Read This ASAP
Friday, October 01, 2010 Grammar and Mechanics
By Hillary Wentworth, Graduate Writing Tutor
Is it becoming cool to misspell? Hip to abbreviate?
I asked myself these questions as I strolled through the business district of a town I was visiting recently. Everywhere I turned, something was a bit off. In front of the theater, the marquee read, “TONITE: JAWS!” I strolled by a salon with the name Hair and Moor (I doubt that meant a tract of marshy land). And to top it all off, the actual road on which I walked was called Mainstreet. Not two words but one.
It is true that language can change; the words in dictionaries today are very different from those 100 years ago (think of the computer terms alone!). Over the years, doughnut became donut due to length (and probably so we don’t have to think of all that dough while we’re eating it)—but doughnut is still the main entry in Merriam-Webster’s Dictionary. While you’re texting, how often do you write out because or see you later? Man, that takes time and finger strength. Instead, you truncate and cut corners. But does that make it okay?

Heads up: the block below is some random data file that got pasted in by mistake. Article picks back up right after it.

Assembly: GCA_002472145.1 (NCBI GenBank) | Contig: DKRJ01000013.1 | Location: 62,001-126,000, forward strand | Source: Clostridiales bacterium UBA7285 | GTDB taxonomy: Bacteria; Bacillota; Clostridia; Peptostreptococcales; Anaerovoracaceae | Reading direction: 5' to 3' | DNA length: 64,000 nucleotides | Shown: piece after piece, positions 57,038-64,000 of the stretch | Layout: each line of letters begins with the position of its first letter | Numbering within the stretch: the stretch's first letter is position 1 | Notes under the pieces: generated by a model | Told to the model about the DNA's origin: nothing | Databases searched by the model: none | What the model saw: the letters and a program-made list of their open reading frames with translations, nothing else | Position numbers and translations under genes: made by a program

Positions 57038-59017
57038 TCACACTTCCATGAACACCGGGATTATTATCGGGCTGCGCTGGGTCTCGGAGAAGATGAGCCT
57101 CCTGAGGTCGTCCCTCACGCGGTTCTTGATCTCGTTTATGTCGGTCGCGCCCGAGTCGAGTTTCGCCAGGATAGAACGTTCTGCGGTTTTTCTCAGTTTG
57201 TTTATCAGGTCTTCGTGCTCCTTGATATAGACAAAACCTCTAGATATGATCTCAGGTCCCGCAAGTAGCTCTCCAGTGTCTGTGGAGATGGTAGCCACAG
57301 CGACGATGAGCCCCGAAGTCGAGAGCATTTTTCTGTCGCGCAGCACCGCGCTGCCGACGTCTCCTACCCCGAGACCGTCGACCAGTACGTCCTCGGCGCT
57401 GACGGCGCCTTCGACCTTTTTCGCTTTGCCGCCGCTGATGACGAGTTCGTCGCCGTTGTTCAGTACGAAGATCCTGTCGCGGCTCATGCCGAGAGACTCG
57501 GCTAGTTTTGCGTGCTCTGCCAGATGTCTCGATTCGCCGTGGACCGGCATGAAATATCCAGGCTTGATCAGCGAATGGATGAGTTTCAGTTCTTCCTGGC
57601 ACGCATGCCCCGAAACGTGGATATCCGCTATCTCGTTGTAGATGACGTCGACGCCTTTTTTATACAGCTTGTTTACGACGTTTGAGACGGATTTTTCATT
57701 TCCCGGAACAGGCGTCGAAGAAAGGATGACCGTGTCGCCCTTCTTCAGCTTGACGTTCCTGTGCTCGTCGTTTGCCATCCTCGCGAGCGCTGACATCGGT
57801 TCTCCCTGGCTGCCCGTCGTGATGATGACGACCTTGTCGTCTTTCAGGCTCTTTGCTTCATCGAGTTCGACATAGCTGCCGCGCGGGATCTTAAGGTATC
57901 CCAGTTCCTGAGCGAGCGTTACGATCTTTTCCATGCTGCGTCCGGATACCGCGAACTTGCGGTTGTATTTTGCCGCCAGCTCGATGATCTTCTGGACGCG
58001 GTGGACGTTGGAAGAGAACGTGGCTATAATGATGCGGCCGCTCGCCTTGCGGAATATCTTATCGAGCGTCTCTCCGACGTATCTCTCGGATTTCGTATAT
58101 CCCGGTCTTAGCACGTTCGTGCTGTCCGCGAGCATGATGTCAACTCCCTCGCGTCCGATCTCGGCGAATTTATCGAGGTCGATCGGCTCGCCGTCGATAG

Misspelling is not the only popular corruption of the English language these days. Abbreviations and acronyms have permeated American culture due to texting and emailing, and they’re likely to stay. Though APA allows acronyms (SAT instead of Scholastic Aptitude Test, for instance), limit their use. You don’t want your paper to sound like a string of HTML code. Your responsibility as a scholar-author is always to express meaning through clear language. And to do so, sometimes you just have to write the whole word or phrase.
Advertisers long ago discovered that if a business was “creatively” spelled or abbreviated it would get more attention. Passersby would stop and stare and think that’s not right. Then they would go inside to see what all the fuss was about. Misspelling was a way of attracting customers! Call me a purist, but I like my tonights with night in them and my doughnuts with dough. I think that misspelling in order to save time or business is, well, just plain lazy.
And as for scholarly writing, forget about it. It’s certainly not cool to write “thru this research” or “2day I will demonstrate” in your dissertation. It’s not even cute.